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With an injured or inflamed joint such as sprained knees, hip, back, or frozen shoulder, the treatment objectives of diathermy are to relieve pain, prevent stiffness, and restore restricted movement. Diathermy is frequently the most effective means for accomplishing these aims because the deep heat relieves the pain, relaxes the muscle fibers, and permits easier movement.
Diathermy uses short-wave electro-magnetic energy to raise the temperature of soft tissues below the skin. This increases blood circulation and can help speed the healing process. Diathermy is an effective form of adjunctive therapy. It relaxes the muscles and connection tissue. Diathermy can help increase range of motion, reduce muscle spasms and cramping and make movement and stretching less painful.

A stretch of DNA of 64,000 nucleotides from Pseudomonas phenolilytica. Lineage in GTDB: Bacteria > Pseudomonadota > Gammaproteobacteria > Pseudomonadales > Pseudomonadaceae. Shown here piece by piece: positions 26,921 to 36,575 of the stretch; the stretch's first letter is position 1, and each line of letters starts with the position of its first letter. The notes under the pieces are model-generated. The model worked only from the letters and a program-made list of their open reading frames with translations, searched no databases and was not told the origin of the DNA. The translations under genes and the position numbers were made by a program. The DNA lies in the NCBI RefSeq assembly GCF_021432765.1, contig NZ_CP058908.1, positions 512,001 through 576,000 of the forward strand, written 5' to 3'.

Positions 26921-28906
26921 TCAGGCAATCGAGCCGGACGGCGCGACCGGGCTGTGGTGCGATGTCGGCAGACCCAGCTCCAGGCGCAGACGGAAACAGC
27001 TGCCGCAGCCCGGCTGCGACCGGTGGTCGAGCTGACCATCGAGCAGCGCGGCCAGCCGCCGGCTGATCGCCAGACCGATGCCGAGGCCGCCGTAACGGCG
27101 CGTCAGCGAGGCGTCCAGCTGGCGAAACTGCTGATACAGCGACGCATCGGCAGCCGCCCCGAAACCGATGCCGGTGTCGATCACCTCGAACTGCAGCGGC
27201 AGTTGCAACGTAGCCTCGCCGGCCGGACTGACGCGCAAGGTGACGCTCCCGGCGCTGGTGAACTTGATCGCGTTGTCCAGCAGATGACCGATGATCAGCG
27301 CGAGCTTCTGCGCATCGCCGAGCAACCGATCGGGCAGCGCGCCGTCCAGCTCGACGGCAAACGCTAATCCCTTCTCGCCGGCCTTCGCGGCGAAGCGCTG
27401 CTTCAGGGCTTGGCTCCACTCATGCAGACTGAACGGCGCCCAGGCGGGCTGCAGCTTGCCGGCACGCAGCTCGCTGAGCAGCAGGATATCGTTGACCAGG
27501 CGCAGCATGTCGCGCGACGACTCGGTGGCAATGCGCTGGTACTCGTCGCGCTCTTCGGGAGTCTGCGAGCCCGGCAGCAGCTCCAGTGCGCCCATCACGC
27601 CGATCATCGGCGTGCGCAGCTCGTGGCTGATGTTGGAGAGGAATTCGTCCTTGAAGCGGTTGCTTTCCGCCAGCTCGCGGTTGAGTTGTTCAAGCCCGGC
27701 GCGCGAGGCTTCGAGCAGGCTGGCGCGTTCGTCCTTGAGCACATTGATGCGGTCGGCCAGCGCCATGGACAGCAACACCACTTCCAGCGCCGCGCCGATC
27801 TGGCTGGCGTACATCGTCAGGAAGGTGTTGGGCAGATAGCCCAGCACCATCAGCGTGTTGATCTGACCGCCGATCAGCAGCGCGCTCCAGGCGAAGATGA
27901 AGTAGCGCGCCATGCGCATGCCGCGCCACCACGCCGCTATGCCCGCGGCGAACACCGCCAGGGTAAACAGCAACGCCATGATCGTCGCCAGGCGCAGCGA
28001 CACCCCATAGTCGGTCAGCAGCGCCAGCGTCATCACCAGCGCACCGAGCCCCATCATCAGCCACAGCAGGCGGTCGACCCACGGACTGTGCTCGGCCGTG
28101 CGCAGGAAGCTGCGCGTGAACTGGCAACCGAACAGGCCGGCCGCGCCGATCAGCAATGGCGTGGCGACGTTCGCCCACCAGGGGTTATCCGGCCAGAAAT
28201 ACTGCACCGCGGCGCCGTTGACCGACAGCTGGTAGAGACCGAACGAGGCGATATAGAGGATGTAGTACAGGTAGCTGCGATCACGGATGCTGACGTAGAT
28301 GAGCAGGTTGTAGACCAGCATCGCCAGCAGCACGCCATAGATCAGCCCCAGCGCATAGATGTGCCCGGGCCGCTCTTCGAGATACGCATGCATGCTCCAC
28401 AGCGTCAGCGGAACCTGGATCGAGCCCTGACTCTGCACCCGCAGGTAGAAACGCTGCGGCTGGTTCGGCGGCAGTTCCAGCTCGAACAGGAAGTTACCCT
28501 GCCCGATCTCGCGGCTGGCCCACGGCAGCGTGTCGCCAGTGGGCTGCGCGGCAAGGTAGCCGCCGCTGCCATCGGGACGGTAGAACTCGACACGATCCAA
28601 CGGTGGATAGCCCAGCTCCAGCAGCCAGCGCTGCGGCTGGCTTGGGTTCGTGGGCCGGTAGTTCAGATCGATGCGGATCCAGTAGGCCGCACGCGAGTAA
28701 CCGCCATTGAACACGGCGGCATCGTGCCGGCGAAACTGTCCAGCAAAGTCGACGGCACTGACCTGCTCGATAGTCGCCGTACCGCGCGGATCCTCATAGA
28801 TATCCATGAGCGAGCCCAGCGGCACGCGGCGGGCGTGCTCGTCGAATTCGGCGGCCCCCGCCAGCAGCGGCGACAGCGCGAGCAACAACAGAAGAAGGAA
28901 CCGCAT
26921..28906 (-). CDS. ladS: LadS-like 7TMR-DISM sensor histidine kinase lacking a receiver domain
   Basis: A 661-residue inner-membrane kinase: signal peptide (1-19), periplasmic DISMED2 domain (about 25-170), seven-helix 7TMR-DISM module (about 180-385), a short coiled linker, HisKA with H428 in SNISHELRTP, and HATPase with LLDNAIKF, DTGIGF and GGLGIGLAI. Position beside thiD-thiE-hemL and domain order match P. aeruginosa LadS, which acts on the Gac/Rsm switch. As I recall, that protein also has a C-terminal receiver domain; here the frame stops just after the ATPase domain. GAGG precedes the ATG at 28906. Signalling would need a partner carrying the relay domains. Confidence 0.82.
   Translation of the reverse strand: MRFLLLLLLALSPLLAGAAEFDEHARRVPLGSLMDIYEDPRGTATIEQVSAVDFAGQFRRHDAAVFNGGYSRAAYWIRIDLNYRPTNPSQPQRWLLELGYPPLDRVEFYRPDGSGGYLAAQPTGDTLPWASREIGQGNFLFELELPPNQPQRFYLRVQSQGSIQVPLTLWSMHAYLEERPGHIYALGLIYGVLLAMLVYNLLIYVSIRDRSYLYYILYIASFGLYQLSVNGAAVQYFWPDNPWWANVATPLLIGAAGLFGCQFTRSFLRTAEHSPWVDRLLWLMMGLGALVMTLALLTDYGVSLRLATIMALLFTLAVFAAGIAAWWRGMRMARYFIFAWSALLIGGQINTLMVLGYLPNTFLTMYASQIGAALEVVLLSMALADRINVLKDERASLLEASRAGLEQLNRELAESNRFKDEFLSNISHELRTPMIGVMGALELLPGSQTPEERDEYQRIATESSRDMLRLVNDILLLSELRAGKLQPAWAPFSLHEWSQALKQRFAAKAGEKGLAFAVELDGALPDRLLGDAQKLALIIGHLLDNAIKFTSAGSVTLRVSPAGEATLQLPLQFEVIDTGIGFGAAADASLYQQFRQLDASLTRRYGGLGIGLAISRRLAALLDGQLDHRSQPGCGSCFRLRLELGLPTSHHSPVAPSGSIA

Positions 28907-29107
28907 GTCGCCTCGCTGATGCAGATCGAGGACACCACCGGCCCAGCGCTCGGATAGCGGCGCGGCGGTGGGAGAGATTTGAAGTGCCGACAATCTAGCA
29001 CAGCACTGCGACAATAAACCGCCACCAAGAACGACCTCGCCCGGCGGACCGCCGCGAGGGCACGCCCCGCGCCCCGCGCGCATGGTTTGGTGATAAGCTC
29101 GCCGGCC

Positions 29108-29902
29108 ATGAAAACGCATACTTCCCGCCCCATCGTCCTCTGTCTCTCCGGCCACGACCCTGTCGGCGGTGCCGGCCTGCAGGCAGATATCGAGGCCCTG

Diathermy also has a soothing and relaxing effect on the type of muscle spasms and contractures often seen in low back pain, rheumatoid arthritis, and some spinal disc problems. This type of heat, by going deep into the structures, can often bring about complete relief that lasts for hours and sometimes for days and weeks at a time. Spastic conditions of the stomach, gallbladder and intestines also often respond well to the application of diathermy.
What does diathermy feel like?
It should feel pleasantly warm, but not hot. If treatment makes an area uncomfortably warm or you feel pressure, tell the therapist or doctor immediately.
Why is diathermy used?
The patient benefits of diathermy include:
- Can help speed the healing process
- Dilates blood vessels for improved circulation
- Stimulates white blood cell production
- Increases metabolism and waste removal
- Helps prevent adhesions and scar tissue